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Trevor Bauer-Yasiel Puig trade was weird

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Let’s start out by noting how very strange it is for a team pushing for a playoff spot to trade away a front line starting pitcher. A team, mind you, which has had a lot of injuries to its starting pitching. The Indians have lost ace Corey Kluber to a broken arm, near-ace Carlos Carrasco to friggin’ cancer and have seen a couple of their other starters felled by various injuries. Trevor Bauer has been basically the only guy who has taken the ball every fifth day and . . . Cleveland sent him packing. That is not the sort of thing that happens very often.

Yet this is not the white flag trade it may have seemed to be if you brought it up a few weeks ago (as we did). Indeed, a couple of things happened which make this a far more defensible trade than it may have seemed to be before: (1) the Indians’ displeasure with Bauer became far more apparent; and (2) the Indians got a pretty decent return for the guy.

I don’t think Bauer’s “throw the ball over the fence” thing from Sunday was not some sort of tipping point when it came to his attitude. His attitude and general disposition have been pretty well known for a while and no one connected to the Indians has suggested that they were totally cool with him until that happened. But just how little effort anyone with the Indians made to defend Bauer after Sunday was pretty telling. You get the sense that they were just barely tolerating him to begin with and that, at some point, too much is too much.

Still, you don’t deal him unless your team gets better by doing so or, at the very least, no worse. And I think the Indians accomplished that.

Yasiel Puig is not what we all thought he might become five or six years ago. He’s an above average defender with some pop who can go on hot streaks but, in the long run, he can be pitched to. We’ve seen that this year. It’s his worst offensive year by OPS+ so far but he raked in June (.287/.340/.609) and in the first half of July. He’s been cold again since the break. The Indians only have him for August, September and however long they go in the playoffs. The bet is that they can get one or two hot streaks from him. The sort of hot streaks, of which he is very much capable, in which he can win a few games single-handedly. That’s a plus for the stretch for a team that has the worst offense of all of the American League contenders. Especially given that he can play all three outfield positions and DH, allowing Terry Francona to cover up holes and platoon as needed.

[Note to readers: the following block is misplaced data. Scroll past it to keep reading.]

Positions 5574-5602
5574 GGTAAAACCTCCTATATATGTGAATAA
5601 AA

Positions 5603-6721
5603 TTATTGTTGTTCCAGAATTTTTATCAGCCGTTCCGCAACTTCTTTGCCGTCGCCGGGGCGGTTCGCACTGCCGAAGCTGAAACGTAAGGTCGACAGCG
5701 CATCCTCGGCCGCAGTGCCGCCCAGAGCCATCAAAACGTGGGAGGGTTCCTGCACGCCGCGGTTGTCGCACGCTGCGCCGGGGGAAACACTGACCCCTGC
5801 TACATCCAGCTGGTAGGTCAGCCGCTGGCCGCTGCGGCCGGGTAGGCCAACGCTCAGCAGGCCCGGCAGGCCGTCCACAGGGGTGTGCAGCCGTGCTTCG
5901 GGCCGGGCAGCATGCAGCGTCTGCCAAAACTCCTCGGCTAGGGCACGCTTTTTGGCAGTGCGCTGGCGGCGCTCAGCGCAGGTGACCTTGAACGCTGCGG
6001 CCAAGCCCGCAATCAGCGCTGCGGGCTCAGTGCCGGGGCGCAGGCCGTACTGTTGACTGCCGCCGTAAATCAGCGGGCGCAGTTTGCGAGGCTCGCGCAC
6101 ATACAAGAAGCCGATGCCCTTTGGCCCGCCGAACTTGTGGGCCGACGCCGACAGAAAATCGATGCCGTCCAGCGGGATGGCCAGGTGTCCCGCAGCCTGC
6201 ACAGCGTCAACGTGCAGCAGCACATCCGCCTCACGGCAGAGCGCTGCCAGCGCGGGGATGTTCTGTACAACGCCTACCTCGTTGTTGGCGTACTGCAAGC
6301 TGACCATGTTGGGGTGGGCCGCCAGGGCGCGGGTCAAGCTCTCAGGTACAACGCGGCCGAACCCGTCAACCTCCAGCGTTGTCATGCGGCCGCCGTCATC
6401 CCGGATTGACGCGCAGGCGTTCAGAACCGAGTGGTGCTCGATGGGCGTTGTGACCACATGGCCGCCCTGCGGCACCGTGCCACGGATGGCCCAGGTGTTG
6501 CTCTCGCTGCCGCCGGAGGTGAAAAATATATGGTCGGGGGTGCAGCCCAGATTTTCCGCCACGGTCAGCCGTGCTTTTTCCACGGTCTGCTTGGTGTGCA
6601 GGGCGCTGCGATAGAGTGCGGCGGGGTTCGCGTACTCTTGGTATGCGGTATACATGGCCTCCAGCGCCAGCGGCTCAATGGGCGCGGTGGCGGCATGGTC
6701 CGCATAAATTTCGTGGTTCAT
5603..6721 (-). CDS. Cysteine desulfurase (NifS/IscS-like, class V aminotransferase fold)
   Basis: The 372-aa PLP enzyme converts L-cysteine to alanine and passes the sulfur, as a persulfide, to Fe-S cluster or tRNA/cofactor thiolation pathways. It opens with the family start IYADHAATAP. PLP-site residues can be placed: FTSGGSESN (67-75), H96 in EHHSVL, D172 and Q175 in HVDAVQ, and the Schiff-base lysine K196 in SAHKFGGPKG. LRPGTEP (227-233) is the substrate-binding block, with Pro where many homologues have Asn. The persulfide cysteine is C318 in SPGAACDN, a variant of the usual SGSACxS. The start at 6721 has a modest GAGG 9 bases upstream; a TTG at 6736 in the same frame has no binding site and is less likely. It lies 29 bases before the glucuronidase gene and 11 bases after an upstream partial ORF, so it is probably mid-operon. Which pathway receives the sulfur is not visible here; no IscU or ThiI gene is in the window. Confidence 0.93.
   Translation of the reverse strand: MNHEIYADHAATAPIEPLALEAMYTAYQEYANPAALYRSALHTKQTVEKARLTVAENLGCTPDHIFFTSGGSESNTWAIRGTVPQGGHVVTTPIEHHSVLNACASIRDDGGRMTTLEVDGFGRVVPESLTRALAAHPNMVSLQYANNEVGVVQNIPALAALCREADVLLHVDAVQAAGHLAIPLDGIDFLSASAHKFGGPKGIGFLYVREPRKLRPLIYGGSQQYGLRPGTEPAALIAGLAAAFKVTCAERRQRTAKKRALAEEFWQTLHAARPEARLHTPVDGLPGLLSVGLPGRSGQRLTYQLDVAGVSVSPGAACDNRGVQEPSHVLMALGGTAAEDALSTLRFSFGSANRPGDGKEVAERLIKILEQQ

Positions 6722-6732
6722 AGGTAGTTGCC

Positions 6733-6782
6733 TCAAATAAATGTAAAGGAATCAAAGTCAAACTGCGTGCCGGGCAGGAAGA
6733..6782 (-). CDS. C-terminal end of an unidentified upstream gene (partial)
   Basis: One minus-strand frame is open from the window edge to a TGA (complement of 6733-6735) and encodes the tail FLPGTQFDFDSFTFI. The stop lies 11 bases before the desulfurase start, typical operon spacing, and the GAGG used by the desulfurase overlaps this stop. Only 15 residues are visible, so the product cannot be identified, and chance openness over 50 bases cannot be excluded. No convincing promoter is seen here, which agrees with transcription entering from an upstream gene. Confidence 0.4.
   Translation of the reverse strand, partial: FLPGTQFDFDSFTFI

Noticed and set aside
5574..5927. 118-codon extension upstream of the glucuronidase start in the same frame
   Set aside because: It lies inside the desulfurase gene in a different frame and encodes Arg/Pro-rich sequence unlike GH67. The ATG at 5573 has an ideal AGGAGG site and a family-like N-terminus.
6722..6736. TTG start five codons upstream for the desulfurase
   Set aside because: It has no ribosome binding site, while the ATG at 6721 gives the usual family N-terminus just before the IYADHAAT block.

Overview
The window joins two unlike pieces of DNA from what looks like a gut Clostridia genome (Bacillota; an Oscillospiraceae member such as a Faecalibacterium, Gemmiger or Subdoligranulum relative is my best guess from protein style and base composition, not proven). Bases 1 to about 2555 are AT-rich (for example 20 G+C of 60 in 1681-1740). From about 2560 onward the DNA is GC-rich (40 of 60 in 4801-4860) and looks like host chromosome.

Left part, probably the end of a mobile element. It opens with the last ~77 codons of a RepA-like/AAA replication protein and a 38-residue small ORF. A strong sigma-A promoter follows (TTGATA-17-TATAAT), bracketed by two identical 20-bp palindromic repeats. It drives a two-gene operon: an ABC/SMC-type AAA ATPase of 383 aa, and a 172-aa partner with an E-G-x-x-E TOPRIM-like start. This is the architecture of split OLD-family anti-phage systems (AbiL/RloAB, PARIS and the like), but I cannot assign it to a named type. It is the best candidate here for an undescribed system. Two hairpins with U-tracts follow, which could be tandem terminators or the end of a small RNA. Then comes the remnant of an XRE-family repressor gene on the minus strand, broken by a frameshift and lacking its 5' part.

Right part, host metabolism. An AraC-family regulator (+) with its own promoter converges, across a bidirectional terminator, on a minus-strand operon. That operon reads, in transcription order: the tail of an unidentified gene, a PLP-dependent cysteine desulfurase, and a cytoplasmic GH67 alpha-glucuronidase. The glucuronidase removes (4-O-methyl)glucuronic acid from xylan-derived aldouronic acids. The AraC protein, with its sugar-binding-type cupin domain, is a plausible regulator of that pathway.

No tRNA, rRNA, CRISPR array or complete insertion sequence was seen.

But it’s not just Puig, of course. In Franmil Reyes the Indians got even more power. Reyes is hitting .263/.312/.535 with 27 homers with half of his games coming at Petco Park. While he doesn’t have the overall value of Puig thanks to his defensive shortcomings, the Indians desperately need that pop. They’ll have it for the stretch and for several years given that Reyes is only in his second season. All of that amounts to the Indians, yes, trading a sometimes ace but getting no worse for doing so. Indeed, I think they probably got a little better.

As for the other two teams in this deal:

  • The Padres did well for themselves. The prospect the Reds sent them — Taylor Trammell — is a good one. He’s having some issues at Double-A this year but he is still just 21. In the long run he’s a far better fit for the Padres outfield due to his speed and glove (though his arm is suspect). Yes, it’s something of a gut punch for Padres fans who have come to love Reyes and his power and who really, really want to contend next year — Trammell will not be in the bigs until 2021 at the absolute earliest, I suspect — but the Padres should want to make themselves good for the next decade, not just for the next year or two before Reyes becomes a serious liability in the outfield. Prospects can bust, but as I sit here right now I’d rather have Trammell for the next several years than Reyes. At least if I’m not in contention right at this moment, which the Padres are not;